// Ex-Debenhams staff in Bangladesh plead to be paid in YouTube video message
// The staff in the video say their roles were terminated “illegally” and that they’re entitled to compensation under Bangladeshi law
// Debenhams liquidated its Bangladeshi operations as part of its administration
Staff who have been affected by the liquidation of Debenhams’ sourcing office in Bangladesh have posted a video demanding they be paid properly.
The video, posted on YouTube on behalf of the 69 staff of Debenhams’ former Bangladesh Liaison Office, urges the retailer to pay their “rightful outstandings, for the sake of humanity” and to consider them as responsibilities rather than liabilities.
The Bangladesh Liaison Office was involved with sourcing as part of Debenhams’ Hong Kong-based operations, and both offices were put into liquidation shortly after the department store filed for administration last month.
However, the affected Bangladeshi staff in the video say their roles were terminated “illegally” and that they are entitled to compensation – including April pay and four months’ salary – as per their country’s laws.
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A Debenhams spokesman said: “We are very sorry we have had to make this very tough decision. Our aim throughout has been to minimise job losses as far as possible.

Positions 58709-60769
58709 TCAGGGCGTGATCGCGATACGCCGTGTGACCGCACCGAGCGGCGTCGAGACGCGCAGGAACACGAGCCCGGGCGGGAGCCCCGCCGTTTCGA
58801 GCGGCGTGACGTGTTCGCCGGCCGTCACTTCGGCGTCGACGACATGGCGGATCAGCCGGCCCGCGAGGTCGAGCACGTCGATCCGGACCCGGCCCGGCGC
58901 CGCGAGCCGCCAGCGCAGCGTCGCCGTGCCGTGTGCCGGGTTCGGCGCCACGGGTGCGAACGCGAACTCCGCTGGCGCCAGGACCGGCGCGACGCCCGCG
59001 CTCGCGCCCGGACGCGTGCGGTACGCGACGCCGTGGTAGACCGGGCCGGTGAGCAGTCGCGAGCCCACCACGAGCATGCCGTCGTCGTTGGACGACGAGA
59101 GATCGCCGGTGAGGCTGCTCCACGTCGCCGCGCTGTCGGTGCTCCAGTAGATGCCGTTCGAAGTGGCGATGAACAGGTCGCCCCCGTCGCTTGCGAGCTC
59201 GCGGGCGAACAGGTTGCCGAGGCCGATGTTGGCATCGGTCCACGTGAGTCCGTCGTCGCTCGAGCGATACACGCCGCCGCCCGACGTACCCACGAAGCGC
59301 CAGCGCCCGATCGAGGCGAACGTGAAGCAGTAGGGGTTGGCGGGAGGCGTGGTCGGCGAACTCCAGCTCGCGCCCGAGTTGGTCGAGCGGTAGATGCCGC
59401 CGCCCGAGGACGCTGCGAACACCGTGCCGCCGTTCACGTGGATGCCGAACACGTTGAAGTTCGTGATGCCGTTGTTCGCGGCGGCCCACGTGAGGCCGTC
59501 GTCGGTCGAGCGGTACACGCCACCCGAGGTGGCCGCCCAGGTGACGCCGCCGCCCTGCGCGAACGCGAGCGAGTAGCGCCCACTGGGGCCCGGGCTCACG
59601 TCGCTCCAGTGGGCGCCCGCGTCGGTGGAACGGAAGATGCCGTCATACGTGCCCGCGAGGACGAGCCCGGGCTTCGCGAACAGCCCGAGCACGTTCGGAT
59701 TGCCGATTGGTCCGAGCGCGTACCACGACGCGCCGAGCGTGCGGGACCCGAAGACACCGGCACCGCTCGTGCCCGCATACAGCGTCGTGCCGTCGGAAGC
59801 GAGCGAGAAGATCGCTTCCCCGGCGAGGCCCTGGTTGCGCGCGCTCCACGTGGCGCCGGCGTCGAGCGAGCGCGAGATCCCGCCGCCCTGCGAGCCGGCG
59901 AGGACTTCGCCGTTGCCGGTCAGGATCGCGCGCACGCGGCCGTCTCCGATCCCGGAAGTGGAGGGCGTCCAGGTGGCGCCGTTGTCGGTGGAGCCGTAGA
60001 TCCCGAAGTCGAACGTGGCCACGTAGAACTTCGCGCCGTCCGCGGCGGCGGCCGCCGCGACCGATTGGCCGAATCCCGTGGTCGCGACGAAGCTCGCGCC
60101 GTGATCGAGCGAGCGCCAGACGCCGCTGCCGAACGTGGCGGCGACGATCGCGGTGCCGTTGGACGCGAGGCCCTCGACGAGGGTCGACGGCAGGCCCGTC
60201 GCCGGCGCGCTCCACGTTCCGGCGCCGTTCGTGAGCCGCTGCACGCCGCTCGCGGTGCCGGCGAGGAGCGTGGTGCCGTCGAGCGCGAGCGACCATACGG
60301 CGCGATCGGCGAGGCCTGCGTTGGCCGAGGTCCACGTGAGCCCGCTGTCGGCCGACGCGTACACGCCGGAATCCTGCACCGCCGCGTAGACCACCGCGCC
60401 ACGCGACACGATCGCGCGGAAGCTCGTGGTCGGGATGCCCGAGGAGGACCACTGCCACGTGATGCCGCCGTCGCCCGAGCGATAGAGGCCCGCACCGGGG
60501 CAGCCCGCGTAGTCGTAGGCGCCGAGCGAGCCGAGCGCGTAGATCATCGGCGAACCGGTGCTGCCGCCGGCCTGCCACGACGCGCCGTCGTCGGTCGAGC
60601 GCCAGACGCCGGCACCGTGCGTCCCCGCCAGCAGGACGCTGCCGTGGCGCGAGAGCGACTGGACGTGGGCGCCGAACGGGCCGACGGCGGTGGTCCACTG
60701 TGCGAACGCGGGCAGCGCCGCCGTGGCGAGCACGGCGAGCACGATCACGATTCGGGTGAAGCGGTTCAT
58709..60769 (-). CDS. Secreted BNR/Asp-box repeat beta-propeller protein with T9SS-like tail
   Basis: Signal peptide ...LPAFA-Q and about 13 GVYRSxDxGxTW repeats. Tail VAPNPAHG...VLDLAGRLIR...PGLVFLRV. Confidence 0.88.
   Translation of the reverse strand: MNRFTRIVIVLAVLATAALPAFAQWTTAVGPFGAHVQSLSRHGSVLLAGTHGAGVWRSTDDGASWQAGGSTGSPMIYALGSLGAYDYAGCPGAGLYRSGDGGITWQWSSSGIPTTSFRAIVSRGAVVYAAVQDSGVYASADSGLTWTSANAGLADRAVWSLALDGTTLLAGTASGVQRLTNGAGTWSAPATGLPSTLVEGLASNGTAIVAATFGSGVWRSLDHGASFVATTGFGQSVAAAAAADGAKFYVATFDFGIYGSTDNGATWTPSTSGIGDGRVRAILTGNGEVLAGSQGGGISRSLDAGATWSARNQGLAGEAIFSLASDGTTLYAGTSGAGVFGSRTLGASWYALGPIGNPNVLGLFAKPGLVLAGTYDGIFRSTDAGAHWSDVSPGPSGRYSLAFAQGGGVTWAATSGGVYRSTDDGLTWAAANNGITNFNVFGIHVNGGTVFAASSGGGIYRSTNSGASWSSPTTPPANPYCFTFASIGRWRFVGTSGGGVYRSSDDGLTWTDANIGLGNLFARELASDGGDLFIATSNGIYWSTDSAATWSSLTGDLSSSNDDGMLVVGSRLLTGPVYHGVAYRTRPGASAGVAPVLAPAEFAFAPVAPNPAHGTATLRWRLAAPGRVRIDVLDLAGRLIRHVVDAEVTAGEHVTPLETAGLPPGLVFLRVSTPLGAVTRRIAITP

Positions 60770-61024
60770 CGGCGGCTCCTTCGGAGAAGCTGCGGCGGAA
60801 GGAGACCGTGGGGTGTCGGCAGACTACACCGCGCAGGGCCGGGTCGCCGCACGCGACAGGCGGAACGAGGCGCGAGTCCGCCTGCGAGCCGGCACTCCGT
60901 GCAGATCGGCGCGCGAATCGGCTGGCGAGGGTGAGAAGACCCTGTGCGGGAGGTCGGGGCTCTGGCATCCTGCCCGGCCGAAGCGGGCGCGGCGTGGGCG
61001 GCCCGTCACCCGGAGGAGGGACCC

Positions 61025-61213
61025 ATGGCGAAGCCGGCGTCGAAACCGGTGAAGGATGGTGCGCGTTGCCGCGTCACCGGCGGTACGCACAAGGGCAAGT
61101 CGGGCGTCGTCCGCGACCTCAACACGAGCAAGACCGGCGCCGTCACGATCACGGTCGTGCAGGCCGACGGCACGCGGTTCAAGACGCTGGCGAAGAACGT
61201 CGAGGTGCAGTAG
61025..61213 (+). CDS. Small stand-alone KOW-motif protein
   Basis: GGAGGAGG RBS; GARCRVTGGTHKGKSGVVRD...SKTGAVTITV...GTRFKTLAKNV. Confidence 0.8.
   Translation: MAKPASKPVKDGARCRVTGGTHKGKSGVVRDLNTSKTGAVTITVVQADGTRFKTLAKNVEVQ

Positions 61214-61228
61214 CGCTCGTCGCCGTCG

“This is not a decision that has been taken lightly, and we recognise how difficult this is for our colleagues in Bangladesh, but it is unavoidable and reflects the exceptional circumstances we and all other businesses are now in.”
On April 9, Debenhams appointed FRP Advisory as administrators for the second time within a year in order to protect its UK business from liquidation as the coronavirus pandemic exacerbated its financial troubles.
A few days later, retailer announced that its stores in Ireland, and its sourcing offices in Hong Kong and Bangladesh were to be liquidated as part of the administration process.
Bangladesh is home to one of the world’s main textiles and garment supplier industries.
The coronavirus pandemic prompted retailers to cancel, defer or seek discounts on orders, which meant Bangladesh was hard-hit as trade with the country suddenly disappeared.